Farmers and Tory MPs are joining ranks to clash with conservation authorities about the best way to look after Dartmoor national park.
[Sources at Natural England said that while the Conservative MPs talk of the “grazing traditions” of Dartmoor, sheep have only been grazed there in the winter in the last 60 years when hardy Scottish breeds which could tolerate the freezing, windswept moors were introduced. See also this short historical review of human exploitation and the shaping of Dartmoor.]
So Conservatives have short memories. Whose interests are they really conserving? – Owl
Helena Horton www.theguardian.com
Parts of the national park are worryingly overgrazed, particularly by sheep, say nature experts, which is destroying habitats and putting rare birds at risk of local extinction. Breeding populations of moorland birds such as golden plover, red grouse and ring ouzels have now gone or are on the verge of being lost.
Natural England, the government nature watchdog, has advised farmers who are in agri-environment schemes and receive government money for nature friendly farming that they will have to reduce their stocks. It said that in summer, at least 50% of their livestock units should be cattle or ponies rather than sheep, and that “except for pony herds, winter grazing will need to be justified through clear and specific environmental outcomes that require winter stocking”.
Sources at the quango said that of the three largest moorland sites of special scientific interest (SSSI) – north Dartmoor, south Dartmoor and east Dartmoor – none of the key open moorland habitats, such as bog and heath associated, are considered to be in favourable condition.
Critics argue that farmers should not be paid millions of pounds of taxpayer money for environmental stewardship without changing their practices when the habitats are being degraded.
But the suggestion has been met with concern by local MPs. Sir Geoffrey Cox, a former attorney general and local MP, published a statement with other local Conservative MPs last week saying: “It seems that valuable and constructive work has now been abandoned by Natural England which has issued apparently peremptory limits on grazing, which would have a significant adverse impact on farm businesses (especially tenants), rendering some, if not many, no longer viable. It would also destroy the ancient traditional hefted flocks, which instinctively know the boundaries of their own common and are themselves a prized part of the unique life and culture of Dartmoor.”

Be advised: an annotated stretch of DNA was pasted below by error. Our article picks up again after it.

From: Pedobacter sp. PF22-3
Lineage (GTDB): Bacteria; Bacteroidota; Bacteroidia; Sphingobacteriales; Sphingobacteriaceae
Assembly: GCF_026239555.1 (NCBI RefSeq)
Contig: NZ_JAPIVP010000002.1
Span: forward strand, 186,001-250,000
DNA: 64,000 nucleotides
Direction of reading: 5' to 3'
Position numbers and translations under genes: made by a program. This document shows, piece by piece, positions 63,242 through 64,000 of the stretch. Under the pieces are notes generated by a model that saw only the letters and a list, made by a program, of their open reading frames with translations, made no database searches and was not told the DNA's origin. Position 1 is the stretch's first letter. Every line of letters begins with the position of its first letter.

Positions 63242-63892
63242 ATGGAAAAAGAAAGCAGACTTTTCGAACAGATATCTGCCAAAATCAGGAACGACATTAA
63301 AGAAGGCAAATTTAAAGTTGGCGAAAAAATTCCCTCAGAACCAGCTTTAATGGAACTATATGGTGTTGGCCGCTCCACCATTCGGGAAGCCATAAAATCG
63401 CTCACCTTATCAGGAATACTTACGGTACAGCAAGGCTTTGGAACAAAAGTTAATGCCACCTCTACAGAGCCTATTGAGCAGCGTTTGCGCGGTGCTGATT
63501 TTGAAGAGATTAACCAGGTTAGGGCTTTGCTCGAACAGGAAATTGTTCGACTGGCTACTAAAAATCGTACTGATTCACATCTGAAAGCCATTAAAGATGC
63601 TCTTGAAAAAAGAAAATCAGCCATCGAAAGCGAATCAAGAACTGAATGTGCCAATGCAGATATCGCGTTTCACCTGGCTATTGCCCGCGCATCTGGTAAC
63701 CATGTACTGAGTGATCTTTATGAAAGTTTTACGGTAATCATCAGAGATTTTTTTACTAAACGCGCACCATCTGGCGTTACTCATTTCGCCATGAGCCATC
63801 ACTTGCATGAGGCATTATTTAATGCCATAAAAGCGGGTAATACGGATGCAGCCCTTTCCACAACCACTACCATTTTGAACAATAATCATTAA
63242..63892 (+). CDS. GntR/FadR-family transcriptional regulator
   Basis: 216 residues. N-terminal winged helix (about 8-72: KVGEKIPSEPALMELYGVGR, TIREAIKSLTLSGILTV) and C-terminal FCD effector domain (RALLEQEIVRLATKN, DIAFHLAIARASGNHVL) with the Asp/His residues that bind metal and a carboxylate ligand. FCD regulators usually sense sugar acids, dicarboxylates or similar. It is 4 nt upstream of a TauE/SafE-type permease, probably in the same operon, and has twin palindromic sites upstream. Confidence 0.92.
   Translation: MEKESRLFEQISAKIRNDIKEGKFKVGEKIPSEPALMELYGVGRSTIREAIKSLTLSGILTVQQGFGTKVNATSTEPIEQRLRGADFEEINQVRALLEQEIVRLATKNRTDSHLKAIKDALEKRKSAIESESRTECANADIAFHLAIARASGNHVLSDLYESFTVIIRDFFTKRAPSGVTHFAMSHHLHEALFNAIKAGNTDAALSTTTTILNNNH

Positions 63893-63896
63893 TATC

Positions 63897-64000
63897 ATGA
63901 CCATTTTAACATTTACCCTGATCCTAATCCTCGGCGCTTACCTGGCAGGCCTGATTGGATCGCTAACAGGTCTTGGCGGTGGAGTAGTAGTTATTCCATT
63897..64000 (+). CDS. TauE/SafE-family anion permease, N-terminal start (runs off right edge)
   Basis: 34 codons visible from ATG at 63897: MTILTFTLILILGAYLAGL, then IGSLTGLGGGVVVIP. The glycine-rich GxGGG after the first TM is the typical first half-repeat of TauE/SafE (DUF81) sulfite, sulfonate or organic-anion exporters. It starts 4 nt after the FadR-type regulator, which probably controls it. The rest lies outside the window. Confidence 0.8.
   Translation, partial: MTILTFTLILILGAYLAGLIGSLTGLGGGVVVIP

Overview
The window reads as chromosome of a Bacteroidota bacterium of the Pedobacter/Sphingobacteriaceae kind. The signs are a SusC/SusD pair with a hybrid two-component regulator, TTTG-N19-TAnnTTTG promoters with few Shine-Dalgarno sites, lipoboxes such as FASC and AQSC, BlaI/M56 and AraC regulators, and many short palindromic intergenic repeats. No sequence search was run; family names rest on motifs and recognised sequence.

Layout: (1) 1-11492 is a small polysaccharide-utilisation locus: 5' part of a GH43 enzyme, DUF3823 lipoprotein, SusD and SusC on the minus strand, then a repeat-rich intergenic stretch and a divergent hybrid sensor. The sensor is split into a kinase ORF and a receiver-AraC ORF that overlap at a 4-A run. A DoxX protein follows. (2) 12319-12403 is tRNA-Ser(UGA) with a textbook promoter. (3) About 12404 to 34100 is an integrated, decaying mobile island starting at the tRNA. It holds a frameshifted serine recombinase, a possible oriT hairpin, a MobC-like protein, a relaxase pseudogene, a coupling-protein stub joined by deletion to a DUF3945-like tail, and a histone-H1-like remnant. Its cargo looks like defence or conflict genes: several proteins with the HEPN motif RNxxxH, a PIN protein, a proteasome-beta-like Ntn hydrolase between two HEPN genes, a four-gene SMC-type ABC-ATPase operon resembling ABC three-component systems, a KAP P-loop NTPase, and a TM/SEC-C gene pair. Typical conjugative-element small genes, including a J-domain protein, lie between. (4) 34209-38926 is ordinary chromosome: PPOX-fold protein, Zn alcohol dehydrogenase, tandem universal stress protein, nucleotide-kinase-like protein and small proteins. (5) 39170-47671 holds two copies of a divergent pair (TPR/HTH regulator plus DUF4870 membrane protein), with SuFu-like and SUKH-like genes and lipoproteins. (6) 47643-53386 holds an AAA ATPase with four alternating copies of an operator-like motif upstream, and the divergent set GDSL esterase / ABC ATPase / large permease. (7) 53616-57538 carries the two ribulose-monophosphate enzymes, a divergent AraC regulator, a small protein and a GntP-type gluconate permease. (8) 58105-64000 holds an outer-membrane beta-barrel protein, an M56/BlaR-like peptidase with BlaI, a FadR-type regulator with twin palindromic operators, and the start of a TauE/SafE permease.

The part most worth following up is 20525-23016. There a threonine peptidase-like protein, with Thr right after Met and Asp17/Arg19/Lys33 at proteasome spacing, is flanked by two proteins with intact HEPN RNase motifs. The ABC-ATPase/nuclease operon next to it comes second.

Cox, Sir Gary Streeter, the MP for South West Devon, and Anthony Mangnall, the MP for Totnes, have asked for the current grazing regime to be kept in place for an extra 12 months, the appointment of an independent facilitator, and then an agreed “road map” for the way forward.
Cox, the Conservative MP for Torridge and West Devon, has secured a parliamentary debate later in April, where MPs will discuss whether Natural England’s management of the moor is adequate. The farming minister, Mark Spencer, is expected to respond.
But sources at Natural England said that while the Conservative MPs talk of the “grazing traditions” of Dartmoor, sheep have only been grazed there in the winter in the last 60 years when hardy Scottish breeds which could tolerate the freezing, windswept moors were introduced.
Dave Slater, the south-west regional director for Natural England, said that the grazing changes need to be made to save rare birds on the moors.
“Dartmoor contains three of the largest moorland SSSIs in the south-west, but none of these are in a ‘favourable condition’, with rare moorland birds all but disappearing from the area and precious peatland habitats damaged. The right type of grazing is fundamental to restoring the health of these moors.”
Alice Groom, the RSPB’s head of sustainable land use policy said: “Natural England have a statutory duty to protect Dartmoor’s SSSIs which like many in our national parks are largely in unfavourable condition.
“In order to deliver on the UK government’s commitments, places like Dartmoor need to provide more nature. This means ensuring that agri-environment schemes are fit for purpose, and support the people best placed to deliver it.
“In some situations, this will however involve making difficult choices about sustainable management. But we are in a nature and climate emergency and must not fight shy of making these choices.”